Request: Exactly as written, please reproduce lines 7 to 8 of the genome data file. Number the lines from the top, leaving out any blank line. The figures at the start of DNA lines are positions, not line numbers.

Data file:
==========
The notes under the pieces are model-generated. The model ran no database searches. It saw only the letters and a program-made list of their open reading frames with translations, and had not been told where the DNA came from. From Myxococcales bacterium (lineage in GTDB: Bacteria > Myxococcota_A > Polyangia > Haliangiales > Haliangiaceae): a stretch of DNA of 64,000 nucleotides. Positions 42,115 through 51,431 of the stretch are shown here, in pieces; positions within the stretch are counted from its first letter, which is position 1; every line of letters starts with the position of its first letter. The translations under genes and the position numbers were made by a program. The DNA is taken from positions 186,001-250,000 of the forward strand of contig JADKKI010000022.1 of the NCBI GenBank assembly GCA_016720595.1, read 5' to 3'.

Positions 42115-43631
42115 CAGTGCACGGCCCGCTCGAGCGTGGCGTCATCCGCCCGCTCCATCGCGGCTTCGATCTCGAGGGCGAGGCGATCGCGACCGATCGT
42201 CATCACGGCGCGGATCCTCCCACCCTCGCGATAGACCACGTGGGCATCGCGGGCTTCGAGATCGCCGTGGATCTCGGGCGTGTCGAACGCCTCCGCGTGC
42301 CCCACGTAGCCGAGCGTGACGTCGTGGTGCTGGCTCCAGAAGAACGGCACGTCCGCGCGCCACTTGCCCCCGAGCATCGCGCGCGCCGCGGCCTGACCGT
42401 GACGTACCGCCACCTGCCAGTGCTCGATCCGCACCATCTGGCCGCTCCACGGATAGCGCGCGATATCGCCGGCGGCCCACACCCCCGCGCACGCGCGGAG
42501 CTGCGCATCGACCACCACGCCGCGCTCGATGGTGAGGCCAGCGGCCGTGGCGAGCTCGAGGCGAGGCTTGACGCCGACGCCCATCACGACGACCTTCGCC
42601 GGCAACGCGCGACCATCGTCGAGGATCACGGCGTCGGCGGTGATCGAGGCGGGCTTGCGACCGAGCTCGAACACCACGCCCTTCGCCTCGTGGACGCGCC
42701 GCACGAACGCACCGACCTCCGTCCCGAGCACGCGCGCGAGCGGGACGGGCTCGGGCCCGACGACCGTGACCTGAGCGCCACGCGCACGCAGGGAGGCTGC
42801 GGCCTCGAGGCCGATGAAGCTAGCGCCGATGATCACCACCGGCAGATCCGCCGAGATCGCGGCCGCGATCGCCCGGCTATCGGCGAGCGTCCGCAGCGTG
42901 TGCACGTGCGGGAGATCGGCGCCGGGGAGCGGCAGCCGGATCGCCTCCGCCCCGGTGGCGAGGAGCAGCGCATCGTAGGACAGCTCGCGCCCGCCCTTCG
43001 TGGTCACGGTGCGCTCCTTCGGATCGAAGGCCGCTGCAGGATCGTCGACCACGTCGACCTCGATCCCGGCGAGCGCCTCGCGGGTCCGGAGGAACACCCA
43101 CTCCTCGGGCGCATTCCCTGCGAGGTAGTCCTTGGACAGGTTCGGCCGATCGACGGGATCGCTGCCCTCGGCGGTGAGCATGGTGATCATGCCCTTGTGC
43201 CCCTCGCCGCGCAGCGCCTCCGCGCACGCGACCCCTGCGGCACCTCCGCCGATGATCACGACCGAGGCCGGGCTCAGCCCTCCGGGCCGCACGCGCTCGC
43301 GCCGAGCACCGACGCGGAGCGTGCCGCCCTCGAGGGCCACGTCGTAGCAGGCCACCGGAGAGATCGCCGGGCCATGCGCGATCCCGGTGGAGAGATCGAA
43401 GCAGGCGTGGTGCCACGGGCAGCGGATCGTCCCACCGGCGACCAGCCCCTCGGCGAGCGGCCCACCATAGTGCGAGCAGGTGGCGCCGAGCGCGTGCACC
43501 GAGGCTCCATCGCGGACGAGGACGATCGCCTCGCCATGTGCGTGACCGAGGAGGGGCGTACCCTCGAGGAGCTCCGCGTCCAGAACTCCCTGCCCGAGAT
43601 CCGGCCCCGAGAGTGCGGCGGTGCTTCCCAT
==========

42501 CTGCGCATCGACCACCACGCCGCGCTCGATGGTGAGGCCAGCGGCCGTGGCGAGCTCGAGGCGAGGCTTGACGCCGACGCCCATCACGACGACCTTCGCC
42601 GGCAACGCGCGACCATCGTCGAGGATCACGGCGTCGGCGGTGATCGAGGCGGGCTTGCGACCGAGCTCGAACACCACGCCCTTCGCCTCGTGGACGCGCC